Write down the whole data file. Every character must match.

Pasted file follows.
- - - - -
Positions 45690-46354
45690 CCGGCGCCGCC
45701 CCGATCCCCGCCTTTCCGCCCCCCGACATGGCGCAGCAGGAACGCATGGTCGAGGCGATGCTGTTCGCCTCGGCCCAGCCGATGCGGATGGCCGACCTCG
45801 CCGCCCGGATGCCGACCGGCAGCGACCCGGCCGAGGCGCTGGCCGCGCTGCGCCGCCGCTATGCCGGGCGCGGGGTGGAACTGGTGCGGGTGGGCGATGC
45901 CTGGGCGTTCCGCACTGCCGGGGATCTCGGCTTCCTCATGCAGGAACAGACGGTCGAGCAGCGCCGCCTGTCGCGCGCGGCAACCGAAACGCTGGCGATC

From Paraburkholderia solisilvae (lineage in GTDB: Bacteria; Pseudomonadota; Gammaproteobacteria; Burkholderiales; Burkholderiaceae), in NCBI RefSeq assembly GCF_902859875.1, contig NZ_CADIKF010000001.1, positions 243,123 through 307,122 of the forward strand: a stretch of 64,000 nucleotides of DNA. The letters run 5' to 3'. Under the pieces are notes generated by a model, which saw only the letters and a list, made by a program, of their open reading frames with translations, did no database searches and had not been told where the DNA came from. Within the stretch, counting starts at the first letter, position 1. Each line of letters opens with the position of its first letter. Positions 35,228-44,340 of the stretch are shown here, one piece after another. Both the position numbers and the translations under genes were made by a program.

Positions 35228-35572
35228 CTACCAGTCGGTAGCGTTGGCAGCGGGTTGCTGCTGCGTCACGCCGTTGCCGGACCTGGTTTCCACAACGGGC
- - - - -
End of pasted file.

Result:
Positions 45690-46354
45690 CCGGCGCCGCC
45701 CCGATCCCCGCCTTTCCGCCCCCCGACATGGCGCAGCAGGAACGCATGGTCGAGGCGATGCTGTTCGCCTCGGCCCAGCCGATGCGGATGGCCGACCTCG
45801 CCGCCCGGATGCCGACCGGCAGCGACCCGGCCGAGGCGCTGGCCGCGCTGCGCCGCCGCTATGCCGGGCGCGGGGTGGAACTGGTGCGGGTGGGCGATGC
45901 CTGGGCGTTCCGCACTGCCGGGGATCTCGGCTTCCTCATGCAGGAACAGACGGTCGAGCAGCGCCGCCTGTCGCGCGCGGCAACCGAAACGCTGGCGATC

From Paraburkholderia solisilvae (lineage in GTDB: Bacteria; Pseudomonadota; Gammaproteobacteria; Burkholderiales; Burkholderiaceae), in NCBI RefSeq assembly GCF_902859875.1, contig NZ_CADIKF010000001.1, positions 243,123 through 307,122 of the forward strand: a stretch of 64,000 nucleotides of DNA. The letters run 5' to 3'. Under the pieces are notes generated by a model, which saw only the letters and a list, made by a program, of their open reading frames with translations, did no database searches and had not been told where the DNA came from. Within the stretch, counting starts at the first letter, position 1. Each line of letters opens with the position of its first letter. Positions 35,228-44,340 of the stretch are shown here, one piece after another. Both the position numbers and the translations under genes were made by a program.

Positions 35228-35572
35228 CTACCAGTCGGTAGCGTTGGCAGCGGGTTGCTGCTGCGTCACGCCGTTGCCGGACCTGGTTTCCACAACGGGC